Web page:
The European Union could face a wave of returning battle-hardened ISIS fighters from Syria unless it gets much tougher with Turkey, including breaking off any accession or trade talks, a senior Kurdish leader told Reuters.
President Donald Trump’s announcement in early October that he was pulling US forces from northeast Syria paved the way for a Turkish offensive against the Syrian Kurdish YPG militia who had been at the forefront of fighting against ISIS.
Trump’s move surprised both Britain and France and was cast as a betrayal by the Kurds, who lost thousands of fighters in the battle against ISIS extremists in the deadly crucible of Syria’s 8-1/2 year war.
Ilham Ahmed, a Kurdish political leader and co-chair of the Syrian Democratic Council (SDC) executive, said in an interview that the EU should get tough with Turkey or it would soon face a wave of ISIS militants arriving in Europe.
“The threat is very big due to the arbitrary way in which the United States has withdrawn. This has allowed many (ISIS) members to escape and they will make their way back to their countries to continue their terrorist activities.”
“This poses a big threat to Britain and to Europe in general,” Ahmed added.
ISIS once boasted a “caliphate” across swathes of Syria and Iraq and claimed deadly attacks across the world, though it is now in disarray, landless and leaderless after the killing of Abu Bakr al-Baghdadi during a US special forces raid in northwestern Syria last month.
But in the tumult created by the US withdrawal and the Turkish offensive, Ahmed said, Islamic State fighters could escape and travel over porous borders to Europe.
She called on Europe to send 2,000 troops to secure the Syrian-Turkish border and prevent fighters crossing, and to cease all arms sales to Turkey. “Our people are being killed by European weapons,” she said.
Turkey says it will ensure that any ISIS detainees in territory it has captured will remain in detention.
Chemical weapons accusation
Turkey views the Kurdish YPG militia as a terrorist organization because of its links to Kurdish militants in southeastern Turkey. The SDC is the political wing of the Syrian Democratic Forces, of which the YPG is the main component.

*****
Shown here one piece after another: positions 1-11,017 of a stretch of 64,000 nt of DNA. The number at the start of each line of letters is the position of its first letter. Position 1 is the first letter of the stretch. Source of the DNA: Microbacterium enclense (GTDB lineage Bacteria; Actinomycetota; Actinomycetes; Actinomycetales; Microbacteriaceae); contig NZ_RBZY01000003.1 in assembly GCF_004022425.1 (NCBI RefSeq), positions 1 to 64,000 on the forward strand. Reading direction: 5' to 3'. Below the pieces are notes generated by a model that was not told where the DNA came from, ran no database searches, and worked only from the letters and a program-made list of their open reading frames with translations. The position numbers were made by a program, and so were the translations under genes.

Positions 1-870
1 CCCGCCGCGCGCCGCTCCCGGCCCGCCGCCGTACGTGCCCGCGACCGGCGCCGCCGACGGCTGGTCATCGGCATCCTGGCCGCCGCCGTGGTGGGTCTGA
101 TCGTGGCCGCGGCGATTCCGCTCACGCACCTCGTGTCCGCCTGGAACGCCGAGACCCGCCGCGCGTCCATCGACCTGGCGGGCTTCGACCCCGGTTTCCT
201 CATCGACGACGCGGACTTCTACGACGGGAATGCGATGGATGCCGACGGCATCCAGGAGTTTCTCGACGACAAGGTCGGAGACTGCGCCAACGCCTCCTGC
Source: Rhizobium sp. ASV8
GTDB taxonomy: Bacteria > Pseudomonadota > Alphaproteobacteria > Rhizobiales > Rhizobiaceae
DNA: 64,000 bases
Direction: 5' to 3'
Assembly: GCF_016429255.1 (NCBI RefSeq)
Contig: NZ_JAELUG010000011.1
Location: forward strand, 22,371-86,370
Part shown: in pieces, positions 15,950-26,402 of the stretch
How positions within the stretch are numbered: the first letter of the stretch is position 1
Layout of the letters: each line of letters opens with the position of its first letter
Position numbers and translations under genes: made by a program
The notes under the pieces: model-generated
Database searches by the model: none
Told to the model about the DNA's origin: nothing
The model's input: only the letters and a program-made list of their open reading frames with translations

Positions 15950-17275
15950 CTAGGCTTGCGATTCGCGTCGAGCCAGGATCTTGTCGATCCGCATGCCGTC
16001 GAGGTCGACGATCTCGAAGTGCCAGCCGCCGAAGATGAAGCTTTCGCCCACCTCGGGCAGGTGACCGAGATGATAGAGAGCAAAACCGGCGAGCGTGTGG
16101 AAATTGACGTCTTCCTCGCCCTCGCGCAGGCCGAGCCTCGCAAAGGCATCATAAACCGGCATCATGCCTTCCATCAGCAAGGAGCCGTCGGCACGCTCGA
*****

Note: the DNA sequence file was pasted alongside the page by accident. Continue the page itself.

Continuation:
The Kurds are mainly Sunni Muslims who speak a language related to Farsi and live in a mountainous region straddling the borders of Armenia, Iraq, Iran, Syria and Turkey. They have never obtained a permanent nation state.
Ahmed also said the West should investigate Turkey’s alleged use of chemical weapons against the Kurds. She called on Europe to ensure Ankara was held responsible for what she said were Turkish war crimes during its offensive.
“EU-candidate Turkey is not the same Turkey you think you know - it is now a radical ISIS and you, Europe, should understand that,” Ahmed said, adding that the EU should cut off accession talks with Turkey and scrap any trade deals.
“Turkey needs to be afraid and it is not right now,” Ahmed said, adding that top level ISIS militants had found refuge in Turkish-controlled areas of northern Syria.
A senior US State Department official said last week that about 99 percent of some 10,000 suspected ISIS militants captured and jailed in YPG-controlled areas of northern Syria since the demise of their caliphate remain incarcerated, “and we’re quite confident that that’s going to remain that way”.
Turkey has said it would never use chemical weapons and that it has done its utmost to minimize civilian casualties or damage to any religious or historic buildings during the offensive.
When asked about Trump’s comment - in response to accusations of betrayal - that the Kurds had not fought alongside Allied forces on the beaches of Normandy in 1944 against Nazi Germany, Ahmed said Turkey had not been on the side of the Americans in World War Two.
“At the time of Normandy there was no Kurdish state or Kurdish entity to fight on behalf of the Americans - and Kurds were the victims in that war while the Turks were not with the Americans at the time. So I don’t know why Trump would say what he said,” she said.